The Wonderful Wiebe Winding his Way Home to the Netherlands


I remember the first time I met this tired colossus of Dutch humour and global experience.  I went to pick him up first thing one Wednesday morning.  He was late.  Quite late actually, and I brought him in my beautiful brand-new Red Kona to record a podcast. That was one of the last times I would drive the Kona, as Steve has claimed it as his and refuses to share it. It is a pretty cool car.


Where was I?  Oh yes, the story of Wiebe and the Wests.


So, the bedraggled bear-like character got an earful on the short car ride from Ponsonby to K-road.  I chatted on about New Zealand, my family’s role in the whole EV movement here on these shaky isles, my kids, friends, and mental health issues.  He didn’t blink or wince or worry.  He did not run screaming from the car.  He did make jokes and say something along the lines of: “Wow mate, you sure can talk!”  Little did I know on that first day, that this was the beginning of a strong and beautiful friendship that has filled a space in my rather manic life.  There is nobody like anybody else on earth, but I can absolutely guarantee, that you’ll never meet anyone quite like Wiebe.  His booming voice and incredibly Dutch humour and accent mask a sensitive and introverted soul.  I must have sensed it early on, as I have felt fiercely protective of this nomad since we met.

My EA and personal watch dog and gate keeper Hayley organized a “Landing Party” for our celebrity traveler, and he slept through most of it. After three days asleep in the cupboard under the stairs in our neighbours house (he was allergic to our house, so needed to crash someplace cat free, and our tenants and dear friends were gracious enough to let him sleep in their cat-free kitchen) he surfaced. Still tired, but ready to take a THL camper van on a tour around the Coromandel.  This would give the gregarious grizzly bear more alone time, and he relished every moment.  The scenery, the seclusion, the fact he could fast charge using the network my ex-husband and I have been rolling out across New Zealand since 2015.  After his jaunt, my big boy (I openly adopted him shortly after we met) came home for a couple of days before heading South toward Bluff.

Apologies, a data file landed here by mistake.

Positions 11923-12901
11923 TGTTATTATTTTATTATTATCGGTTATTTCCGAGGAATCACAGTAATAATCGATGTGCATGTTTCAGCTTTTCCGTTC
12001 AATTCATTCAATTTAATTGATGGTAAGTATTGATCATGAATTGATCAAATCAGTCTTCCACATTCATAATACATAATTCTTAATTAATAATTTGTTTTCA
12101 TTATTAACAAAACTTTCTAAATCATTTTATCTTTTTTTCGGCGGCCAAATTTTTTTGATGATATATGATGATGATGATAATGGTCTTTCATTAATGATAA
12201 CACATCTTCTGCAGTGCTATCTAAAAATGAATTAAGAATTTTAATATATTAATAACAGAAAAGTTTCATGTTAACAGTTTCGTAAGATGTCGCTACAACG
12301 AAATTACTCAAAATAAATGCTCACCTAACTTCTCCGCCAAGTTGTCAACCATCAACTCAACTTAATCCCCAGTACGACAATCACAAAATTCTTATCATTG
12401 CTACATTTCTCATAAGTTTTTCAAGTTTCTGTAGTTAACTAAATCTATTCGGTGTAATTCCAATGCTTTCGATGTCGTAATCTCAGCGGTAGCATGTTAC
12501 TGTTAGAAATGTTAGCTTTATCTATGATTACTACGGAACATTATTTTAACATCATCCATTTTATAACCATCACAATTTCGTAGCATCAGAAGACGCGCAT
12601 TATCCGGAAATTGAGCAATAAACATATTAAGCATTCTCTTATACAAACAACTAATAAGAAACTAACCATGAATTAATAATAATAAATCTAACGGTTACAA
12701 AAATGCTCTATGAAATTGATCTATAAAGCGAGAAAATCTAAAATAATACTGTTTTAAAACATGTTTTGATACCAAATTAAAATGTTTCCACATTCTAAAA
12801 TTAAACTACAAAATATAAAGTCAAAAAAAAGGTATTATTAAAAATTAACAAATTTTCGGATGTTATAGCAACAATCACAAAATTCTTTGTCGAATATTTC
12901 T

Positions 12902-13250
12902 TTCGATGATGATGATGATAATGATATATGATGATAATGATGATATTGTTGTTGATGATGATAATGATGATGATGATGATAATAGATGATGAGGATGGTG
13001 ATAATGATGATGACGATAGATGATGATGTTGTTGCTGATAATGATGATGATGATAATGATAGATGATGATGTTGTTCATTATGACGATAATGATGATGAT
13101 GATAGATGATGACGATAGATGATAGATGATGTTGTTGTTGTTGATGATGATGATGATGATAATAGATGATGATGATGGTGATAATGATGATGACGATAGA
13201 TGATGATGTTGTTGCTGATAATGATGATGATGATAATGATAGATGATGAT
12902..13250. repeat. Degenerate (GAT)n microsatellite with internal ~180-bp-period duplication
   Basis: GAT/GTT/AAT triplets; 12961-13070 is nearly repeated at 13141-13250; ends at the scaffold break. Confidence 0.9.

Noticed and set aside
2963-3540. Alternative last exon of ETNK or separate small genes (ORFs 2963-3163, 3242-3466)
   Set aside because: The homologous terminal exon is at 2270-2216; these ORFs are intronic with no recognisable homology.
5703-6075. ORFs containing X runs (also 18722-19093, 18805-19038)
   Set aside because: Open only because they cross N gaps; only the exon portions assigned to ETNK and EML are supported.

I remember that his fatigue was absolutely palpable.  He felt and looked tired.  Not your regular level tired, but bone-tired.  The way you could only possibly feel after traveling over 100,000km and 34 countries.  The kind of tired that comes from being in a different bed nearly every night for over three years.  The kind of tired that comes from being a guest in a new home nearly every day.  The kind of tired I can’t describe or imagine, and it is/was a tired that was keenly noticed by many of my friends as he wended his way back up to his Kiwi home base (our house) from Bluff.


Three months after our first meeting and I think I can confidently say that New Zealand has earned a special place in the electric (not flying unless absolutely necessary) Dutchman’s booming heart.


He’s excited to be heading home soon, and although he won’t win any houseguest of the year awards, I am going to miss him more than I care to think about.  He makes me laugh and lets me have my moods.  Even more importantly, he remembers to tell me he Loves me several times a day.  Admittedly, I have told him plainly that he has to shower me with endless compliments and affection.  I am incredibly insecure, and use humour to thinly veil an encyclopedia of hang ups and self-loathing.  Now, I am sure I don’t need to point out the fact that we are not even remotely romantically involved.  We are firm friends who enjoy a laugh at our own, and each-others’ expense.  We are an odd couple of weirdos, with more in common than many may think.  Neither of us are incredibly technical.  People often assume we are, or perhaps want us to be.  Neither of us have ever gotten used to people having opinions about us, especially when these opinions are sometimes formed without ever actually meeting us.  We have a long list of inside jokes, the most common is which of the two of us is the most humble, as neither of us tend to come across as meek.  He is loud.  I am loud. He is undeniably world famous for his efforts and the vast traditional and social media that has shared his harrowing journey and narrative.  I am, apparently, a hurricane.  So we openly joke about our large personalities, and argue over who is indeed the most humble of the two of us.  Oh, and in case you were wondering, it is definitely me.


So, as the hours close in and the moment approaches that this big bear climbs aboard a plane back to his regular life, with a stop in Bali to detox from all technology and just be, I am fraught with sadness. I am not an easy person to put up with, and I fear and crave connection with equal zeal.  Somehow, this big goofy guy makes me feel quite alright just as I am, and that’s not a feeling I am often privy to.  While he is vetting countless invitations to speak across the globe about his adventure, I am selfishly wondering who is going to fill the void left at my kitchen table when this relentlessly sarcastic mountain of a man is no longer sitting at it.


So, if you are a member of the EV community here in New Zealand, or anywhere on earth, when you cross paths with Wiebe, remind him that he is NOT the humblest.  His small hurricane Dee is clearly far better at being humble than he can or will ever be.


And maybe give him a hug.  And tell him I Love him.  Thanks.

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